In the present day, our culture's evolving masculine spirit seems to be sputtering out. We began with that powerful, creative spirit, and somewhere along our path, phallus has been rendered impotent. The unicorn, that wondrous masculine symbol, has been reduced to a limp-horned stuffed animal found in novelty stores—or worse yet, discarded to a dusty old shelf of a second-hand thrift shop.

Resurrecting the Unicorn addresses the impoverished state of masculinity in the 21st century. Without a strong masculine image, our souls become fragmented and we lose our way. In fact, this is how many men feel today—and women, too—as we all have these inner components. When we are in such a state of psychological confusion and imbalance, we must begin again to search for the "Holy Grail." The Grail is the symbolic container of the psycho-spiritual contents that can nourish, balance, and renew our lives.

All the compensatory posturing, chest-pounding or drum-beating in the world won't revive this great masculine spirit! This can only be accomplished by developing a deeper relationship to soul. The mental landscape of metaphors—dreams, stories, myths, fairy tales—deal with the eternal truths of human nature and are the language of soul. In Resurrecting the Unicorn, Bud Harris guides us deep into the realm of metaphors so we can examine the evolution and development of human consciousness and reclaim discarded, yet much needed, aspects of our humanity.

Bud Harris is a diplomate of the C.G. Jung Institute in Zürich, Switzerland. He and his wife, Massimilla Harris, are practicing Jungian analyst in Asheville, NC. Dr. Harris is the author of several publications including Sacred Selfishness: A Guide to Living a Life of Substance and The Fire and the Rose: The Wedding of Spirituality and Sexuality.


Resurrecting the Unicorn: Masculinity in the 21st Century
ISBN 13: 978-0-9810344-0-9
Psychology / Movements / Jungian
Trade Paperback
Publication Date: Nov-2008
Price: $25.00
Size: 5.5 x 8.5
300 Pages
Author: Bud Harris, Ph.D.
Publisher: Fisher King Press

Fisher King books are available directly from Fisher King Press. Attention Booksellers and Libraries, our titles are available to you directly from Fisher King Press with industry standard discounts.
Resurrecting the Unicorn: Masculinity in the 21st Century
by Bud Harris —ISBN 978-0-9810344-0-9

Thursday, July 17, 2008

Hang on to your Belief Systems

Hang on to your Belief Systems. They are about to be Challenged! —By Grady Harp

Now and then along comes a book that opens our eyes to viewing the world from a completely new perspective, and after reading such a book, the way we react to events in our lives is altered—for the better. Such is the experience that happens to the reader fortunate enough to encounter GUILT WITH A TWIST: THE PROMETHEAN WAY by Dr. Lawrence H. Staples, a Jungian psychoanalyst who just happens to write very well indeed!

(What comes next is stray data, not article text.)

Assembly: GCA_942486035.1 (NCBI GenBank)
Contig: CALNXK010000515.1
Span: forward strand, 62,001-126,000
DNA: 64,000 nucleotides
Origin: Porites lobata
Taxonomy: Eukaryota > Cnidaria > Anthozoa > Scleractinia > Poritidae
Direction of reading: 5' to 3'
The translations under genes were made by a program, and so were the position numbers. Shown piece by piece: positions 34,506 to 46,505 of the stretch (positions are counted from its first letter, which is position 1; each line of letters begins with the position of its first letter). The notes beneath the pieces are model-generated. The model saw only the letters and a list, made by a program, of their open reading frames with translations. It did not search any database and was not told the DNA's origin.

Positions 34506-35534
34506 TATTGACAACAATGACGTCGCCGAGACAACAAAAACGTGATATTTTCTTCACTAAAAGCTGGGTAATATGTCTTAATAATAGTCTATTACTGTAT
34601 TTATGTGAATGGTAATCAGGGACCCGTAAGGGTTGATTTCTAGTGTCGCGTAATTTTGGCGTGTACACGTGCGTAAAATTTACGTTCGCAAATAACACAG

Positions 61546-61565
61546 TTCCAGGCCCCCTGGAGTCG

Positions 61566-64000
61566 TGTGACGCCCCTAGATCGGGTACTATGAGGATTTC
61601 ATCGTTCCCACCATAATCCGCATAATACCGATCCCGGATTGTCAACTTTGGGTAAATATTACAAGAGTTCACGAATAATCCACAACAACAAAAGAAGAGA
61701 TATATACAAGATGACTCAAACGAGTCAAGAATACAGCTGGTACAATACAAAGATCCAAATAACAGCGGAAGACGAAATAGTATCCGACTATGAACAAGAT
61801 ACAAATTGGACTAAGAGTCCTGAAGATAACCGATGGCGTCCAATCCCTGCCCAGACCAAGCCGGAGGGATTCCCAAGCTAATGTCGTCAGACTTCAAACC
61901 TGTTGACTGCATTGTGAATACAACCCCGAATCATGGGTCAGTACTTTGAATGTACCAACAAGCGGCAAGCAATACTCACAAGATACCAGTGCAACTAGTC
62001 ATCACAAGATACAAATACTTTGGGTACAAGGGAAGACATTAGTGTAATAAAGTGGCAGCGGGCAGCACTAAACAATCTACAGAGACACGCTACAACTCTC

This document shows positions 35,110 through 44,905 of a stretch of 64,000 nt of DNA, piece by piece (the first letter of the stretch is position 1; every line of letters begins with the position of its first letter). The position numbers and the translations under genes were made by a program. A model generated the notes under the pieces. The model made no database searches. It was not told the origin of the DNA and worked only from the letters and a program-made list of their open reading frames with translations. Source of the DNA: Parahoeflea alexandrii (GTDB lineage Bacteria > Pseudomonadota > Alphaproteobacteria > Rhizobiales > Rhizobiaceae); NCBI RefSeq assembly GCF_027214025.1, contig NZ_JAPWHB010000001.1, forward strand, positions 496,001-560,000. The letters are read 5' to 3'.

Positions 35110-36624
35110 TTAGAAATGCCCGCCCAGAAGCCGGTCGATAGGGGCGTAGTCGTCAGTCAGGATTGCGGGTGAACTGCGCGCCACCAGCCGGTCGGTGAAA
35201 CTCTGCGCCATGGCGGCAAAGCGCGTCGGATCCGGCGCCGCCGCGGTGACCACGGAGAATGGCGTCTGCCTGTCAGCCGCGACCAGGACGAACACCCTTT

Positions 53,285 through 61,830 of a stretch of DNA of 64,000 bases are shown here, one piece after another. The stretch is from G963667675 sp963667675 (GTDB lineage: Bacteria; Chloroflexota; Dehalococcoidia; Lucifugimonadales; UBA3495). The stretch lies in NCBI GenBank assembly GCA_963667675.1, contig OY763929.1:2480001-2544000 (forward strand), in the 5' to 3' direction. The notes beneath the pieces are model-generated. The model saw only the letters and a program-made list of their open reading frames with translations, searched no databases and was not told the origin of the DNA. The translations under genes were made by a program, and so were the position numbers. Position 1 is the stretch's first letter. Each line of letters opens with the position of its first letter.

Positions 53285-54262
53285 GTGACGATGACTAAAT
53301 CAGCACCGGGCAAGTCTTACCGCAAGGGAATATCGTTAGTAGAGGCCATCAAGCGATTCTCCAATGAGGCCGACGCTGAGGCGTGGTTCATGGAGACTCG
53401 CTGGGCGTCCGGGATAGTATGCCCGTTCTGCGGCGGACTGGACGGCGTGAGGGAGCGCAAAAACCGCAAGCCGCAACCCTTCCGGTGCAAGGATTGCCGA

In Dr. Staples’ words: "We have to sin and incur guilt if we are to grow and reach our full potential." He goes on to explain that the message of this book "is inspired and informed by the myth of Prometheus. Myth tells us Prometheus stole fire from the gods and made it available for use by humans. He suffered for his sin. Zeus had him chained to a rock where an eagle pecked and tore daily at his liver. But human society would have suffered if he had not committed it. Thus, the life of Prometheus portrays a mythological model for guilt that is different from the conventional view. The Promethean model of guilt suggests the importance of sinning and incurring guilt in order to obtain needed—but forbidden things."

Staples explains how our conventional view of guilt keeps us 'good', providing a safe fence behind which we can function without the fear of doing bad things. But he quickly dismantles that belief by citing examples from not only mythical but also historical figures whose 'sins' resulted in changes that benefited society as a whole. His theory is that if we cannot sin and suffer guilt, we cannot fully develop our potential as human beings. Often, by taking the risk of sinning against conventional norms and incurring guilt we can become unique givers to the whole of society and potentially be the catalyst of great change, as in the case of Prometheus.

Though Dr. Staples' thoughts and ideas at first appear to be challenging, acceptance of thinking outside the box results in recognizing the potential that is in each of us: sin > guilt > change. As Staples summarizes it: "Life inevitably confronts us with the Promethean dilemma: Do we live our lives without fire and the heat and light it provides or do we sin, and subsequently incur guilt, in order to obtain for ourselves and for society those important changes and developments that we need?" While the content of this book demands the reader's full attention, the possibilities for changing not only ourselves, but also society, seem endless. —Grady Harp, April 08

In addition to the USA Today, WNBC, and BloggingAuthors.com, Grady Harp's reviews appear on Barnes & Noble, Soapadoo, Powells Books, and he is an Amazon.com Top Ten reviewer!!